Wednesday, May 11, 2016

The Six-Hour Workday Works in Europe. What About America?

By Rebecca Greenfield, Bloomberg

For about a year, nurses at the Svartedalens retirement home have worked six-hour days on an eight-hour salary. They're part of an experiment funded by the Swedish government to see if a shorter workday can increase productivity. The conclusion? It does.

As with any cultural shift in the workplace, the six-hour day has to prove itself more than just humane. For any employer, in Sweden or elsewhere (and perhaps especially in the U.S.), an abridged workweek can't damage productivity if it's going to have a chance. A year's worth of data from the project, which compares staff at Svartedalens with a control group at a similar facility, showed that 68 nurses who worked six hour days took half as much sick time as those in the control group. And they were 2.8 times less likely to take any time off in a two-week period, said Bengt Lorentzon, a researcher on the project.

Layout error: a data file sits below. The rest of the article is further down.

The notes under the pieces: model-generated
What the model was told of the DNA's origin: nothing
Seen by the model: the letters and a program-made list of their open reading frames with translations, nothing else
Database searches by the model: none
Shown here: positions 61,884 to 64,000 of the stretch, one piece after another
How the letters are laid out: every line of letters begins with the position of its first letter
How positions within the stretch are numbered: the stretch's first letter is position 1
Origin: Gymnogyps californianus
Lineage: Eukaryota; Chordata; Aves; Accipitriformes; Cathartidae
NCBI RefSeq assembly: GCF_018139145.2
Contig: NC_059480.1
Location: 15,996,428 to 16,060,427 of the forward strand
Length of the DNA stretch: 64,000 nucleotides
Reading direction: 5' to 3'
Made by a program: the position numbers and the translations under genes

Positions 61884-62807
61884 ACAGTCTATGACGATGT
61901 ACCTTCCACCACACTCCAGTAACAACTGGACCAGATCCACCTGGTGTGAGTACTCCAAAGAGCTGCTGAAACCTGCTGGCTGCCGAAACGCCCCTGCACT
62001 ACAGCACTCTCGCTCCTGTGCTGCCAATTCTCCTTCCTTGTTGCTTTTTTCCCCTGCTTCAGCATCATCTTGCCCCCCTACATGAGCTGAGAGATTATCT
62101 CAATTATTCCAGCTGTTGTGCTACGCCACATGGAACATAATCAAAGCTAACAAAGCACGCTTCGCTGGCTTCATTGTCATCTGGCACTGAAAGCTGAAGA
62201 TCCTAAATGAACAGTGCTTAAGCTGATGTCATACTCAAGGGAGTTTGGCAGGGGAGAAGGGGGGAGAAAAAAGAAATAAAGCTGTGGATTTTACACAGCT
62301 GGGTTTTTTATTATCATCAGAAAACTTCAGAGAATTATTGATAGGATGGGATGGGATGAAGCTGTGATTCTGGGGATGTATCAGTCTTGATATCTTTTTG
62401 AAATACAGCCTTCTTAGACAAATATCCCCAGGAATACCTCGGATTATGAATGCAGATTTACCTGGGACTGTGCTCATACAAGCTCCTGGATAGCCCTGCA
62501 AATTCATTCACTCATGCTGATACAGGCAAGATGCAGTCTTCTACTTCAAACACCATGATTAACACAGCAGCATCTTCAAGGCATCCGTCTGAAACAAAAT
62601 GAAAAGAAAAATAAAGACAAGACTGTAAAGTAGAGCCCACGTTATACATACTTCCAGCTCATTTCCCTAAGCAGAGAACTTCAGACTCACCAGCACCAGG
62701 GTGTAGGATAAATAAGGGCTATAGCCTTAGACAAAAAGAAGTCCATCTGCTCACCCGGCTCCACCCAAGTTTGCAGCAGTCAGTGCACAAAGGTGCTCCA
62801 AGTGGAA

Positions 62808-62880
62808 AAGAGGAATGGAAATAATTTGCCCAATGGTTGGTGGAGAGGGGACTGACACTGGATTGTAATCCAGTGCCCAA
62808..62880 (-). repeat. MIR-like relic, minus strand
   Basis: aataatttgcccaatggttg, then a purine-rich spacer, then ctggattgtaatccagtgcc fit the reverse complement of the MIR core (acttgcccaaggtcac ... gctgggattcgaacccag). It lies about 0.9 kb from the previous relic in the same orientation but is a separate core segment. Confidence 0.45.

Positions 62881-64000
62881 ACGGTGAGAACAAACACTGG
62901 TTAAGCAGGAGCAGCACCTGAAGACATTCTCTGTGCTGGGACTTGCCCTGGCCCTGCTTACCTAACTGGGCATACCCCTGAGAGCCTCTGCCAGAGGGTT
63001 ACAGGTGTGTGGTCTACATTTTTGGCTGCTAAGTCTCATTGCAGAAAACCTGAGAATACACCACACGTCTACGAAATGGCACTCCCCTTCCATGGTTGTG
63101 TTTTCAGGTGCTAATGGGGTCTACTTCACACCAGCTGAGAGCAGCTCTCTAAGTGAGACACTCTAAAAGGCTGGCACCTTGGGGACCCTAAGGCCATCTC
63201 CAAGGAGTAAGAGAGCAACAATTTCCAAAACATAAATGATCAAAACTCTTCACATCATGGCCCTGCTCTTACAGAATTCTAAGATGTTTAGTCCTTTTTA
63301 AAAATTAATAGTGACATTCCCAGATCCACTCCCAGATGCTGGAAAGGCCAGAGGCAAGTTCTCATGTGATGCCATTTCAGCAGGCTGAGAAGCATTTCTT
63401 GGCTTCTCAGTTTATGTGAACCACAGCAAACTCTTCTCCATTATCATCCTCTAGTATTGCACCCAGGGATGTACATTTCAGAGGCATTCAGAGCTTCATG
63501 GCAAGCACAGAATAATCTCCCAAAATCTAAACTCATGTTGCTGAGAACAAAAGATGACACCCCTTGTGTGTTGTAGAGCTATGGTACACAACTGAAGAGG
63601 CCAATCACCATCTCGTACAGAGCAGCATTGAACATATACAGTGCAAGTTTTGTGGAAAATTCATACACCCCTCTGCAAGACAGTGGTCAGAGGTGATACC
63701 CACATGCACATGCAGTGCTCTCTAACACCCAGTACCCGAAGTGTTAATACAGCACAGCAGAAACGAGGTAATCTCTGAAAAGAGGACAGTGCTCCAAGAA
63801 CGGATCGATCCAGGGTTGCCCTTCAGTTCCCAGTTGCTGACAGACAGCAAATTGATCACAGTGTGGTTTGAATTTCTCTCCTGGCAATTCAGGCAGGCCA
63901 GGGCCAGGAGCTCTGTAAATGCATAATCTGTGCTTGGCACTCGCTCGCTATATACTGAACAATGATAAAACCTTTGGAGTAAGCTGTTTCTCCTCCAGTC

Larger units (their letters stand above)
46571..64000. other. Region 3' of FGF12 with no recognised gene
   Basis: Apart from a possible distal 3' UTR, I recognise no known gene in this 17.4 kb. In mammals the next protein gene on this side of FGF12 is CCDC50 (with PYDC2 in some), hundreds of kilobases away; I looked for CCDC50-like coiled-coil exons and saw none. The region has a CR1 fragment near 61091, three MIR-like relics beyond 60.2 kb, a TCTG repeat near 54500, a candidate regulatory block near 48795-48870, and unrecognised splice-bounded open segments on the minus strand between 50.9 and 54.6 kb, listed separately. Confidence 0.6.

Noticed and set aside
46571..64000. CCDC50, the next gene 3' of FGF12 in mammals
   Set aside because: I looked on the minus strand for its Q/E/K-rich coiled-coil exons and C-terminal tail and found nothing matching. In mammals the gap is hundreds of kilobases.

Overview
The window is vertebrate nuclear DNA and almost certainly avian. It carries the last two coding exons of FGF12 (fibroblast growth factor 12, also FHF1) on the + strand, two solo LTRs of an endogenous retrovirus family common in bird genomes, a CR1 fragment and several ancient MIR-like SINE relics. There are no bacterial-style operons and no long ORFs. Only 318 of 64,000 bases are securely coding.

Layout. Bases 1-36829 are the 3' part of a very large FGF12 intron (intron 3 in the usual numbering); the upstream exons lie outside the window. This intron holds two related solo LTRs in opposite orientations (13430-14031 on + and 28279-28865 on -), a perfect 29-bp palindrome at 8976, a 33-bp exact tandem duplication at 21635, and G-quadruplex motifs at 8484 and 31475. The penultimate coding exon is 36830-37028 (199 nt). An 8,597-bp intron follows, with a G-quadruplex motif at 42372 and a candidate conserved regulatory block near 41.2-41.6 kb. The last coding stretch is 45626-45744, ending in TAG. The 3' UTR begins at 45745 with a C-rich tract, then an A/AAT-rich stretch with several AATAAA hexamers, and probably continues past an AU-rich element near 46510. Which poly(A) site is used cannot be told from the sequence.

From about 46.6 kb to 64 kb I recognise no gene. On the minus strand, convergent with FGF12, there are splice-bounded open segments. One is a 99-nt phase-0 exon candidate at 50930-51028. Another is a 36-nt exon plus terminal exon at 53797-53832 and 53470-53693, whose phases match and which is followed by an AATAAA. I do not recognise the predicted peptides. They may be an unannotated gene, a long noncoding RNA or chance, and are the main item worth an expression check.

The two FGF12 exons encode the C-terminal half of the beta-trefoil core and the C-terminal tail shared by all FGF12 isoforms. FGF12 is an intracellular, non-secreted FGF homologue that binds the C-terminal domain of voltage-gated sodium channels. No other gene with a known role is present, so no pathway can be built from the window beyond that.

Commentary by: Lynn Cheramie, Founder, Freedom Fighters of America

They say they've squeezed as much out of the American Worker as possible but with the scenario of the 6 hour work week who do they think that will squeeze, THE AMERICAN WORKER. If a worker can do in 6 hours what they do in 8 then the company makes the same profit but reduces employee expense by 25%. The American People would have to purchase the same goods and services with 25% less income. One of the reasons this will eventually happen in the United States is because of the $15.00 minimum wage that's coming nationwide. Companies will continue to find ways to make more money on the backs of the hardworking American People!


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